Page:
These intranets typically do not facilitate the production or approval of documents. Controlling versions on these types of sites often proves challenging. Movement of documents among folders and different sites can prove difficult too because loaded content remains in the same location. Finally, the proliferation of the created sites is often uncontrollable and results in an environment that is hard-to-search. This type of environment is almost certainly not meant to be validated or provide enterprise business efficiency (although it can add some project document sharing efficiency).
Maturity State 2: Controlled Electronic Filing Cabinets
Controlled electronic filing cabinets provide deeper document management functionality and typically focus solely on controlling documents being placed into well-structured files. Controlled solutions normally contain relatively well-structured proprietary, confidential, or regulated documentation. Examples of business functions that may use controlled electronic filing cabinets are: (1) intellectual property and litigation teams; (2) sales, franchise, and real estate administration groups; (3) regulatory affairs teams; and (4) pharmaceutical clinical operations groups.
Collaboration capability, partially automated versioning, document-level access control, rapid document retrieval, and reporting capabilities are the primary benefits of the controlled electronic filing cabinet. These filing cabinet solutions usually do not provide the capability to create documents in a controlled manner; instead, they provide a controlled environment for sharing and retrieval.
The technology tools used to implement controlled electronic filing cabinets are often enterprise document management systems — such as the standard eContent Server from EMC Documentum, LiveLink ECM from Open Text Corporation, or ECM solutions from Hummingbird, Ltd. — or are point solutions offered by specialty contract research organizations such as ClinPhone Group Ltd. or Quintiles Transnational Corp. The solutions can range in complexity from configured, out-of-the-box software to systems with heavy customization that facilitate document bar coding, user-friendly document importing, scanning, and quality assurance measures. The normal precursor to a controlled filing cabinet EDM system is a set of shared drives on a network — a solution that is often difficult to scale and control.
In this controlled-filing-cabinet state, solutions are often implemented in conjunction with scanning environments — such as those offered by Captiva Software Corporation or Kofax Image Products, Inc. — and frequently augment a paper-based system of record. Even if paper remains the official record, the system is invaluable for its ability to enable users to: (1) create reconciliation reports based on document metadata; (2) retrieve documents without leaving a computer; (3) search for documents based on the text; (4) check status to ensure documents have been submitted or completed; and (5) allow multiple role-players to view the document at the same time. Maturity state 2 is normally a relatively rapid implementation with quick value — systems typically can be implemented in a validated manner within four months.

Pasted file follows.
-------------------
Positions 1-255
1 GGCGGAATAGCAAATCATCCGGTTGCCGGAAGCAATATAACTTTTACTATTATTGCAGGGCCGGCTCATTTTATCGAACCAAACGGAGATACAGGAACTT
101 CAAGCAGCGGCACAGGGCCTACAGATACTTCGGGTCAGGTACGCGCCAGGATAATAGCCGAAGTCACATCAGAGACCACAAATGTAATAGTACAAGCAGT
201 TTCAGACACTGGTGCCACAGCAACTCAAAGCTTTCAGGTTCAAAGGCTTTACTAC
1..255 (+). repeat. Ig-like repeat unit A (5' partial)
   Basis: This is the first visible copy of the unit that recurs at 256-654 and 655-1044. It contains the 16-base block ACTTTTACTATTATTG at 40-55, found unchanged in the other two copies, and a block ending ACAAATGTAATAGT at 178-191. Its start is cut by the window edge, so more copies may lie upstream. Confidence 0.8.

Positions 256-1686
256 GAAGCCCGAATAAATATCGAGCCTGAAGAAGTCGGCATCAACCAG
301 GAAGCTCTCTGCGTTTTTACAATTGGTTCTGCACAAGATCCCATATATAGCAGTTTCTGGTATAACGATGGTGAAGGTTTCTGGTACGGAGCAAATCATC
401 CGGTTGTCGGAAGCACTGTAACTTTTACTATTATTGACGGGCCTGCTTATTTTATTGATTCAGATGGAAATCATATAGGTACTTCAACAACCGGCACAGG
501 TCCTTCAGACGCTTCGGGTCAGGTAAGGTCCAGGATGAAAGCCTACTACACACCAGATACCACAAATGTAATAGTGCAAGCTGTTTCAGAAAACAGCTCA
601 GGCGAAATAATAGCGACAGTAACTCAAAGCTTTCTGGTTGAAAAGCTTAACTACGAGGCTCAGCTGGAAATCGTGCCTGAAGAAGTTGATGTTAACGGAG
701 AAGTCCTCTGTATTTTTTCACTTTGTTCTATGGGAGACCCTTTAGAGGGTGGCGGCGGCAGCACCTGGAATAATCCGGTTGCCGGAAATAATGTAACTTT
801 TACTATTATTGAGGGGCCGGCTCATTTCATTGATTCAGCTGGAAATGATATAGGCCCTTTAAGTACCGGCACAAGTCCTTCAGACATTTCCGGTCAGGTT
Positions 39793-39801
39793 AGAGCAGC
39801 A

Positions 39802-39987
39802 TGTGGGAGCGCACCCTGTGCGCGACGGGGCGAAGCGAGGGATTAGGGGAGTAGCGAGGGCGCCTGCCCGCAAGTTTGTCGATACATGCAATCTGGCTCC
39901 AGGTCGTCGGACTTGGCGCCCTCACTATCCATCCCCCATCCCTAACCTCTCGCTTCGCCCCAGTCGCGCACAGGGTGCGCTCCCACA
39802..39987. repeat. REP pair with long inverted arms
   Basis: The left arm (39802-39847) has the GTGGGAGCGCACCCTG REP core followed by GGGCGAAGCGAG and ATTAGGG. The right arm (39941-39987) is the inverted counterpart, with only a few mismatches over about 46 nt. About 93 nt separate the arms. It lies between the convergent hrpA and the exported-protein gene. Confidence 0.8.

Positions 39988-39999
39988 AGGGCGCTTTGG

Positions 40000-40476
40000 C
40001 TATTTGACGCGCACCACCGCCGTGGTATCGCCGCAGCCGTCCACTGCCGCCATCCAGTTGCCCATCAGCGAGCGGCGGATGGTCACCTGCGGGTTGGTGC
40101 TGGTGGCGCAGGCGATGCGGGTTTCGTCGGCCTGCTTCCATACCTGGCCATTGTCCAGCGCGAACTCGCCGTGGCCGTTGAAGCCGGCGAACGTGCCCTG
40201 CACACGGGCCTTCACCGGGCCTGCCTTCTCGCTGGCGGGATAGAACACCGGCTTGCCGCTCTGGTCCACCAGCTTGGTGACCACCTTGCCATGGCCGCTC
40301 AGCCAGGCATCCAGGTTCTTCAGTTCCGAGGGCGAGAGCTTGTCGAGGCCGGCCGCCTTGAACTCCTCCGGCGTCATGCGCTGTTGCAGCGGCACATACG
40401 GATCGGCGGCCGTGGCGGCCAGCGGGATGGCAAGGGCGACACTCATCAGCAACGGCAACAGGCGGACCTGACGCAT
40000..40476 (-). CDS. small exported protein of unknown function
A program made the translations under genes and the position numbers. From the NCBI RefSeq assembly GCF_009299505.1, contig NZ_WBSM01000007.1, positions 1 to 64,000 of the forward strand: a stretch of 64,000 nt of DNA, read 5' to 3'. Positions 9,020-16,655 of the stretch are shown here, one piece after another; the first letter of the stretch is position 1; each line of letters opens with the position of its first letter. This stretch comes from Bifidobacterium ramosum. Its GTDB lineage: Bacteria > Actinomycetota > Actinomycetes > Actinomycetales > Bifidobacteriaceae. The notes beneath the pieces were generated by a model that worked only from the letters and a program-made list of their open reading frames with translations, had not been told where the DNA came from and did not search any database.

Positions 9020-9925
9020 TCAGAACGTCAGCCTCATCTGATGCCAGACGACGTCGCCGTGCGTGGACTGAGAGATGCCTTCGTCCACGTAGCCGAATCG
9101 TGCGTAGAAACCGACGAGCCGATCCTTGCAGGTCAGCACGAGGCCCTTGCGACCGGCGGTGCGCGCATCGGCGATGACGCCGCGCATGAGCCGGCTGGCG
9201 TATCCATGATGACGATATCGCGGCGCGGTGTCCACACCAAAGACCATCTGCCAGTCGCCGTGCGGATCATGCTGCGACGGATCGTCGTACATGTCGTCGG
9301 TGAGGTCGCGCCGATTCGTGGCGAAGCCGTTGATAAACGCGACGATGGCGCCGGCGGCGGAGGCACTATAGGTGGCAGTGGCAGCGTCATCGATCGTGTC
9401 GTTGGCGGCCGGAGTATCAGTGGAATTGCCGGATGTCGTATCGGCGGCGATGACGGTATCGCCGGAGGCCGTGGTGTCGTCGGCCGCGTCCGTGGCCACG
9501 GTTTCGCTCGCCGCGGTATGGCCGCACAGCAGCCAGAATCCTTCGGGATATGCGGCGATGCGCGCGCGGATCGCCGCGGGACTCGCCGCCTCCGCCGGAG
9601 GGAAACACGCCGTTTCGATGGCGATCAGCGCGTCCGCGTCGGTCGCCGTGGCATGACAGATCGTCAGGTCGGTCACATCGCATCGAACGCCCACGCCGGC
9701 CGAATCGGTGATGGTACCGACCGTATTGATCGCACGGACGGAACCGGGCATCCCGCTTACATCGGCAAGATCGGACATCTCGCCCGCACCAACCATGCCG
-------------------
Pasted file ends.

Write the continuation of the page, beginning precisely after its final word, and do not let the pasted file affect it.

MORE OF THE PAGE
The controlled electronic filing cabinet is a solid step in moving up the maturity cycle. The ability to view content is usually assigned on the document level or content level, providing role-facilitating capability and alleviating the need to travel, photocopy, and carry large volumes of paper — in processes where multiple groups need access to a document at one time or where manual paper movement is absolutely required for record-verification purposes. Most importantly, it helps system users and administrators to start thinking in "document management" terms.
Maturity State 3: Compliant EDM Solutions
Compliant EDM solutions are systems that build on controlling access to final documents by controlling their creation, review, and approval. Further, they enable documents to be placed into retired or obsolete life cycle states. Hallmarks of compliant document management are well-defined document life cycles; unique groupings of mandatory attributes around document types; specification of role-players in the form of authors, reviewers, and approvers; controlled change requests; version and printing control; electronic signatures and promotion; and finally, full audit trails.
These solutions are most likely built on enterprise-class EDM solutions such as Documentum's eContent Server with Documentum Compliance Manager, or Open Text's Livelink for Regulated Documents. When considering controlled documents — either once controlled filing cabinets are implemented or, more importantly, when implementing a compliant document management solution — it is critical to begin considering new software tools to add functionality (e.g., hot back-ups, fail-over, and disaster recovery; EDM and enterprise portal integration; compliant document management package; or records management).
For hot back-up — back-up performed on a regular basis without bringing the system down — "cover-your-assets" products serve as a good example. Clustering services from VERITAS Software or BEA Systems are examples of disaster recovery and fail-over tools through their ability to cluster servers. Both Documentum and Open Text (Livelink) offer a host of gadgets to integrate document management "in-boxes" with enterprise portals.